According to Silverthorne, if you follow the ‘Nine-Count Blackjack strategy,’ you can make $94 per hour playing blackjack in the comfort of your own home. He claims that players who follow his system have a 91.1 percent chance of winning, and the best part is that all you need to get started is a sixty-dollar bankroll.
Most of the time, there is a simple explanation for why something appears to be too good to be true; that explanation is that it is! Nonetheless, let’s give it a shot and put it through an exhaustive and objective review to see what the outcome will be. The Nine-Count Blackjack Strategy Review is now available.
In a nutshell, the strategy is divided into two parts: the nine-count blackjack playing strategy and the nine-count blackjack betting method. The strategy is made up of these components. It is said that if you can do both of these things, you will be able to make thousands of dollars every week.
The Nine Counts Blackjack Playing Strategy
Of course, the basic strategy for the game of real money blackjack is very similar to the strategy used by Silverthorne when playing the game.
Strategy for playing blackjack in European casinos
The only significant differences between the above-mentioned playing strategy and the Nine-Count strategy are as follows:
You Must Increase your bets
Player’s 10 vs. dealer’s 4, 5, 6, or 7 s9 from the player vs. dealer’s 5 or 6
There are no instructions or guidelines in the book on how to play 5-5. The European Strategy suggests starting at number two and working your way up to number nine. For our strategy test, we strictly followed the information in the book; thus, doubling would occur only if the dealer held 4, 5, 6, or 7 in contrast to our 5, 5.
Keeping the Twos Apart
Although Silverthorne’s book recommends splitting aces and 8s every time, the author does state that if we are playing blackjack internationally—I assume European blackjack—we should follow the same rules as those listed in the table above.
Blackjack Betting Strategy Using the Nine-Count
The foundation of the Nine-Count Blackjack Betting Strategy is based on a significant portion of what Silverthorne refers to as the ‘Profit Advantage Bet.’ According to him, a player has a 47.5 percent chance of winning every 100 hands of blackjack, while the casino has a 52.5 percent chance of winning every 100 hands. His research into thousands of simulated hands, on the other hand, produced a record of 48.5 percent winning wagers that directly followed a single winning wager. To put it another way, after winning a single wager, he went on to win the next wager 48.5 percent of the time. As a result, he’s given the second wager the moniker “Profit Advantage Bet.”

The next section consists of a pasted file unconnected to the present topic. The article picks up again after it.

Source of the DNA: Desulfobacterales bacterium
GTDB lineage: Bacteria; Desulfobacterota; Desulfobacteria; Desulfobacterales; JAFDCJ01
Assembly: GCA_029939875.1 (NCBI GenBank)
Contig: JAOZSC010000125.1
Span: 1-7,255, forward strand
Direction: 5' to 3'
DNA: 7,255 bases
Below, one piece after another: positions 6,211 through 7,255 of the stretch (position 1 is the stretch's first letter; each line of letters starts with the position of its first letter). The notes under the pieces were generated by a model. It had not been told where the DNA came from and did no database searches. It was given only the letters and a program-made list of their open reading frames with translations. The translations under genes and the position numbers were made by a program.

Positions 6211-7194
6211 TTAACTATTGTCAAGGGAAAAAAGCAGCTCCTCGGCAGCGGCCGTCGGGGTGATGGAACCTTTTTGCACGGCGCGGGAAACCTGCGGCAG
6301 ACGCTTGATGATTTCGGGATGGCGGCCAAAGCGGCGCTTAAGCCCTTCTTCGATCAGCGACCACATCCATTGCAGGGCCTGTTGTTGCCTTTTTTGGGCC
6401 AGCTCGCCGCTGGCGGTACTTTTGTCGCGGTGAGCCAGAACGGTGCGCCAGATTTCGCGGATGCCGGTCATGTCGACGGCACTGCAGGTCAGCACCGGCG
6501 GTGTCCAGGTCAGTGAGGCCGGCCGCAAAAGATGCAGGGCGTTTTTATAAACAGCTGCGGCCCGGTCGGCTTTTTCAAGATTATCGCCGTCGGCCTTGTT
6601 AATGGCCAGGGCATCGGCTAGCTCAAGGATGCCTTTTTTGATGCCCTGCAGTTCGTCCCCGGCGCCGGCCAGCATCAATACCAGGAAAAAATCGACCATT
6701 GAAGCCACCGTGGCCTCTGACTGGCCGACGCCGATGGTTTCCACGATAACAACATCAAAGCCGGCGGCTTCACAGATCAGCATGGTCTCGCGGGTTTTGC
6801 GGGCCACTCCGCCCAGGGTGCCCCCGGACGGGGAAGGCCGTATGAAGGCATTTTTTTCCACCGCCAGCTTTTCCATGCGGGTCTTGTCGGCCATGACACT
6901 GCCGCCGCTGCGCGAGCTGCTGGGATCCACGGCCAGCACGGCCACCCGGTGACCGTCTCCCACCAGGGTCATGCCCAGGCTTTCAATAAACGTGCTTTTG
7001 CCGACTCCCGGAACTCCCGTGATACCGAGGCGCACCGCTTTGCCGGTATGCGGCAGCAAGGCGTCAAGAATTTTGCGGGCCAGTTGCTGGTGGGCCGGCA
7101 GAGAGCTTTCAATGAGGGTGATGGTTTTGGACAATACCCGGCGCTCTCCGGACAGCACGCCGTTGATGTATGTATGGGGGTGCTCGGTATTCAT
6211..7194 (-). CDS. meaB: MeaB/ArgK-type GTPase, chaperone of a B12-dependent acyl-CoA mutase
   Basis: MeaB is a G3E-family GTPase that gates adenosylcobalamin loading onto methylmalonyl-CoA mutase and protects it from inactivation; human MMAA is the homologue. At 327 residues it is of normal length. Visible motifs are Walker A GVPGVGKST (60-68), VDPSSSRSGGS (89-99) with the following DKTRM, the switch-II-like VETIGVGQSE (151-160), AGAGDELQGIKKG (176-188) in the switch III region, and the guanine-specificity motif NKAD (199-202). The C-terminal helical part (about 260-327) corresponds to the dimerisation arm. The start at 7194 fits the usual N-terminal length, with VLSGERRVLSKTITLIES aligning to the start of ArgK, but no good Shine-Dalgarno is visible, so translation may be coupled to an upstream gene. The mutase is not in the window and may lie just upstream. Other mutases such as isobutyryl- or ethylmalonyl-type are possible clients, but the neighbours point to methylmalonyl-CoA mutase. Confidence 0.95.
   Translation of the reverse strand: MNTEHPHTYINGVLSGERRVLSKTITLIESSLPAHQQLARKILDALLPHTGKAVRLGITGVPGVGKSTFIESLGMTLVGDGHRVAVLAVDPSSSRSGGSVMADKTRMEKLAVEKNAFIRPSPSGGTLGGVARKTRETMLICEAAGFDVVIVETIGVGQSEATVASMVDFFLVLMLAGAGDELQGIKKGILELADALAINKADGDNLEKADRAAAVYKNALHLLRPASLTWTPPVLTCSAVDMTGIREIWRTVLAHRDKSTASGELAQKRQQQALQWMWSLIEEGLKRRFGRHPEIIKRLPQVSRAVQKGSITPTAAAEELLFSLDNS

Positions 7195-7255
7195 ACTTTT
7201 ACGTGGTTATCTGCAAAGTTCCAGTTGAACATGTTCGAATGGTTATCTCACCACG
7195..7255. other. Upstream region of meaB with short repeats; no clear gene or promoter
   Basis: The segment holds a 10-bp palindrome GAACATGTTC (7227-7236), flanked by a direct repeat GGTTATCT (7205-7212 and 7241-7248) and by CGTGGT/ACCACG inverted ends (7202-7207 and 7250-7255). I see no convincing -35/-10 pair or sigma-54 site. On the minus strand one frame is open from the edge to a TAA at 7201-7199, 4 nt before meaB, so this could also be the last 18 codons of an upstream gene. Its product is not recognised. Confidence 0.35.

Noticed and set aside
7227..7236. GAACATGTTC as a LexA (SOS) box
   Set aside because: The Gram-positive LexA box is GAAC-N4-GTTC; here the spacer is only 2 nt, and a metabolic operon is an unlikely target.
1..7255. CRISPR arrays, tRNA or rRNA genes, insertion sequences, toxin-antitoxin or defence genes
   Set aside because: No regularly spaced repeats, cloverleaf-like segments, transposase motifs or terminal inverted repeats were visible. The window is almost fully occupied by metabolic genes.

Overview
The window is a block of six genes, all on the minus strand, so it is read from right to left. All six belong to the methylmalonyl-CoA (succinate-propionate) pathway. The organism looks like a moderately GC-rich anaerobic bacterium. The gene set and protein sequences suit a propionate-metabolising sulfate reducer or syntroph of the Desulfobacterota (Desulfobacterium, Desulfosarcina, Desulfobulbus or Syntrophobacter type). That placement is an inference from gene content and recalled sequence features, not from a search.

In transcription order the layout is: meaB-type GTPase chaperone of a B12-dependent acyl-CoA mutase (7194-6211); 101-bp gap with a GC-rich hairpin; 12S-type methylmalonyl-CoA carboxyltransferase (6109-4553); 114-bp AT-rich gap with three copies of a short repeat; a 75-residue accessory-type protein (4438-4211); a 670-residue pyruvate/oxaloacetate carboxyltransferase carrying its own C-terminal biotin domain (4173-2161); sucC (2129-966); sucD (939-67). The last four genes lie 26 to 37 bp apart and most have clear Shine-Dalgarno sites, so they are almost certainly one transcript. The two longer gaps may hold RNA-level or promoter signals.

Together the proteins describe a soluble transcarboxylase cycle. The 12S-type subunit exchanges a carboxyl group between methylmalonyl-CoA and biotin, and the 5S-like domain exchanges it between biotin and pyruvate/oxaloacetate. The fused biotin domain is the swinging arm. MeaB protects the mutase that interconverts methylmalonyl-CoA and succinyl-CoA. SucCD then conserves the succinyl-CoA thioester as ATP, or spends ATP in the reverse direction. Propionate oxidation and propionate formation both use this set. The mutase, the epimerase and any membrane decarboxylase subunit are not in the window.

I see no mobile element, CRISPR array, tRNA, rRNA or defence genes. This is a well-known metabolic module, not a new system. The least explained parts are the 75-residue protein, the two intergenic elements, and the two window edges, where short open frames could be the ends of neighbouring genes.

Even though we have not conducted as extensive tests as Silverthorne, we have serious concerns about why this should be the case. Surely, the house edge of blackjack would apply, and the long-term win rate would be the same 47.5 percent for any wager at any point in the game.
The Nine-Count Blackjack Strategy incorporates this ‘Profit Advantage Bet’ by claiming that it has been statistically proven (via the author’s testing) that a player will win more second bets, and as a result, the strategy instructs players to parlay any single bet winnings onto the next hand. This is true, even if we disagree with the assertion.
This betting series begins with a $5 wager at level 1, the entry-level. If you lose that wager, you will move on to level 2, which also costs $5. If you fail level 2, you will be advanced to level 3, which will cost you an extra $5. If you fail level 3, you will advance to level 4, which has a new ten-dollar bet.
If you win level 4, you must parlay that bet, which means that your original $10 level 4 bet plus your winnings, plus another $10, totaling $20, must be bet on the next hand. If you win that bet, you return to level 1 and repeat the sequence. The bets are structured in such a way that the parlay win cancels out the previous string of losses.
You advance to level 5 if you lose the level 4 parlay bet. As a result, the basic idea is that you must win two hands in a row (back-to-back) to break the casino and return with a profit. However, you only have 9 levels to accomplish this. If you reach level 9 and lose, the game is over and you will most likely have run out of money or will be close to the casino’s house limit if you continue.
Real-world testing of the strategy
With pushed hands excluded (332 – 33 +299), our win percentage was 47.492 percent and our loss percentage was 52.508 percent. According to our sample figures, our strategy was in line with Silverthorne’s win/loss percentages, which he mentions in his book as a 47.5 percent win / 52.5 percent loss ratio.
We won 11 of the 16 games, for a 68.75 percent game-win percentage. Although this sounds impressive, it falls far short of Silverthorne’s claimed 91.1 percent using the Nine-Count strategy. Furthermore, as you can see, when we lose, the hit is much harder than when we win, resulting in a net loss of $172.50.
Each game’s details are listed below the summary, which includes our level, the amount bet, the dealer’s up card, our starting hand (in number form), the action we took (how we played the hand), our finishing hand (if we ‘hit,’ whether we won or lost the hand, and our overall game balance.
Based on our findings, we do not believe that this strategy can be used to make money, so don’t quit your day job just yet – sadly.
While the betting strategy makes sense, the requirement to win two consecutive hands in such a short period of time cannot be guaranteed, and because you must move on to the next level if you do not win the second bet (the parlay), you will quickly discover that this strategy is destined to deplete your bankroll more severely than it is to increase it. Overall, we must give this strategy a big thumbs down. Please accept my apologies!